Biochemistry Of Thiocystine

  • Rasul Abdolrasulnia
  • John L. Wood


Thiocystine, bis-[2-amino-2-carboxyethyl]trisulfide, is a relatively stable trisulfide analog of cystine. The compound was first isolated by Fletcher and Robson1 from hydrochloric acid hydrolysates of proteins which are rich in cystine. The trisulfide and a small amount of accompanying tetrasulfide were artefacts produced by acid- catalyzed exchange reactions between cystine and its decomposition products. Sandy et al.2 isolated thiocystine, the trisulfide of glutathione, and the corresponding mixed trisulfide between glutathione and cysteine from Rhodopseudomonas spheroides. Also, Massey et al.3 detected the presence of the trisulfide of glutathione in commercial samples of the compound.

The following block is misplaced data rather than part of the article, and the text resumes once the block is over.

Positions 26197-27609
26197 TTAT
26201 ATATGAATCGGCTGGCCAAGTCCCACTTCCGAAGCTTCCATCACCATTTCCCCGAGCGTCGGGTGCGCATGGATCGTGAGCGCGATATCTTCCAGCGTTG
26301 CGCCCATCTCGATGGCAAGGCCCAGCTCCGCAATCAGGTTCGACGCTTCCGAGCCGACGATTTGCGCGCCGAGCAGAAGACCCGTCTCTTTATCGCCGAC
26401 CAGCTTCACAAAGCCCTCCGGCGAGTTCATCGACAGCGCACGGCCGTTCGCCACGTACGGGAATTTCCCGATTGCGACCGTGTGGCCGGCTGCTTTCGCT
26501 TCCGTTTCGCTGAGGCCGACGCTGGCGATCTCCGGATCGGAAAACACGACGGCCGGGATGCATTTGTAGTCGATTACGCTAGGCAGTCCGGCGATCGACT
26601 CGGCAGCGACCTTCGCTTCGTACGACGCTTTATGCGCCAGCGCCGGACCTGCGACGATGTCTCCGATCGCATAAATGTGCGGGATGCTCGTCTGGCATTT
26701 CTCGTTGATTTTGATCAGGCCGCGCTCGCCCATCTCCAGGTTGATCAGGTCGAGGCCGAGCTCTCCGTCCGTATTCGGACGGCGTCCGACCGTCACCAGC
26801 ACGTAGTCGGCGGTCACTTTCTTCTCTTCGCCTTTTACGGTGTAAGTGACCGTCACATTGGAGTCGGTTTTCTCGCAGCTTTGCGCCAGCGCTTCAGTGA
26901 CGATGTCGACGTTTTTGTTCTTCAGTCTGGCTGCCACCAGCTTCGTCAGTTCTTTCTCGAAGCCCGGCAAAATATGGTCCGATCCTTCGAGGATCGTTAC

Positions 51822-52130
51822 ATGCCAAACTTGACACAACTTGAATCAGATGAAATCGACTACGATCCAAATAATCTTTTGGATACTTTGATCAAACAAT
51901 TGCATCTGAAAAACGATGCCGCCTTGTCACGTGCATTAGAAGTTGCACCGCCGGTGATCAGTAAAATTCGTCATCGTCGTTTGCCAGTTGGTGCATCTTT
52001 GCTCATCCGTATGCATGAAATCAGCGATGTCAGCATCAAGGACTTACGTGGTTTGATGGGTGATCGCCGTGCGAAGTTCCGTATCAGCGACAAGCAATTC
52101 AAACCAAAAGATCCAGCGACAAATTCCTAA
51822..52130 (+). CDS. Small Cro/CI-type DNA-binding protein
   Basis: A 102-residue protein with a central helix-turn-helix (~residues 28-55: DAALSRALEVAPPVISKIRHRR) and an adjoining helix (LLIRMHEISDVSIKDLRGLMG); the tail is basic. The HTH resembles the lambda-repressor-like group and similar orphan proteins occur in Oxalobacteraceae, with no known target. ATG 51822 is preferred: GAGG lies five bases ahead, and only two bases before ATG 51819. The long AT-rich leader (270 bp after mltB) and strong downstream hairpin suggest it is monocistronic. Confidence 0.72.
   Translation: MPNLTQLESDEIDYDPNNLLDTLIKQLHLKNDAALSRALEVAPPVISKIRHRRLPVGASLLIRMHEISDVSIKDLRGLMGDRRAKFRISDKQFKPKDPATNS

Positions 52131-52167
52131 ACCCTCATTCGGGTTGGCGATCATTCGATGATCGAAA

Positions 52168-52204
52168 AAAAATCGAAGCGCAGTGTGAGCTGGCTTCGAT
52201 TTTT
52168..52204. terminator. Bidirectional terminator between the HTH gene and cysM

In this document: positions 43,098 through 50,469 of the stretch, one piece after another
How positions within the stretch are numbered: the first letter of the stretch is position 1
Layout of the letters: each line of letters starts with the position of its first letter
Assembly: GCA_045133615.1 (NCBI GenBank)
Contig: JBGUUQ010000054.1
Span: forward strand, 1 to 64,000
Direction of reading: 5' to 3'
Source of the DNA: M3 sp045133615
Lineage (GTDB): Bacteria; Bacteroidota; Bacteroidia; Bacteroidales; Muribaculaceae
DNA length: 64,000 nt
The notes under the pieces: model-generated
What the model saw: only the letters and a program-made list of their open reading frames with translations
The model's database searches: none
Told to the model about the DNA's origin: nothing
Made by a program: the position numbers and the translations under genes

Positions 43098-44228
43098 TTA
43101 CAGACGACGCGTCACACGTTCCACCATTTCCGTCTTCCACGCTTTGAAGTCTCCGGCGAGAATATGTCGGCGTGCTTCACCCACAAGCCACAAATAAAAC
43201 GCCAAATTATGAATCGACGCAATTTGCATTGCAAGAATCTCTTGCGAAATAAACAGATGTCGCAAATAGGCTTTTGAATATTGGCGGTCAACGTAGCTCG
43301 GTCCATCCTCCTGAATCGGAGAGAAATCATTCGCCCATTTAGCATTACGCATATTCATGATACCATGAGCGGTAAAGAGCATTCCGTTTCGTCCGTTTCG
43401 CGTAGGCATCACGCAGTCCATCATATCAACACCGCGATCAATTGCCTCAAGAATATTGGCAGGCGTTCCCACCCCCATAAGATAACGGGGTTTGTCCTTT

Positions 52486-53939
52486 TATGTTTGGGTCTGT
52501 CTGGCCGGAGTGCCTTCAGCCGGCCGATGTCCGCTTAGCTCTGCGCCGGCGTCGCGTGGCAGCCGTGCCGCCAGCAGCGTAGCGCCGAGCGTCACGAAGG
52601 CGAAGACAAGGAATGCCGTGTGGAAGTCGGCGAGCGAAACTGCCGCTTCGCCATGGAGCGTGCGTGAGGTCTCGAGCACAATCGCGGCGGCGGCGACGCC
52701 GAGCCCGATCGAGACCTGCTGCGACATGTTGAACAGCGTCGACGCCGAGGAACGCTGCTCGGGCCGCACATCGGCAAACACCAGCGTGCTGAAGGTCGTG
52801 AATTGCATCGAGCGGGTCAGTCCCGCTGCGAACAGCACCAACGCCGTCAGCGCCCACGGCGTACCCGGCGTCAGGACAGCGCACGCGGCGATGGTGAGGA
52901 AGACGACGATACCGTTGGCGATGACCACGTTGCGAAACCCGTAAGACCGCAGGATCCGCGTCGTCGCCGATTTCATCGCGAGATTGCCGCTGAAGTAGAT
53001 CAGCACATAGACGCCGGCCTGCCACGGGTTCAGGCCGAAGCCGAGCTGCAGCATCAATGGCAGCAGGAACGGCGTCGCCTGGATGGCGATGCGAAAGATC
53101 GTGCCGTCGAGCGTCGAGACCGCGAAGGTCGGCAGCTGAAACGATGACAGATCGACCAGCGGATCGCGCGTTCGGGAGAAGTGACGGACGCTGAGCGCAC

Lipoic Acid Iodoacetic Acid Sulfane Sulfur Mercaptosuccinic Acid COOH COOH COOH 
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    J. D. Sandy, R. E. Davies and A. Neuberger, Control of 5-amino- laevulinate synthetase activity in Rhodopseudomonas spheroides. A role for trisulfides, Biochem. J. 150: 245 (1975).Google Scholar
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Copyright information

© Plenum Press, New York 1980

Authors and Affiliations

  • Rasul Abdolrasulnia
    • 1
  • John L. Wood
    • 1
  1. 1.Department of BiochemistryUniversity of Tennessee Center for the Health SciencesMemphisUSA

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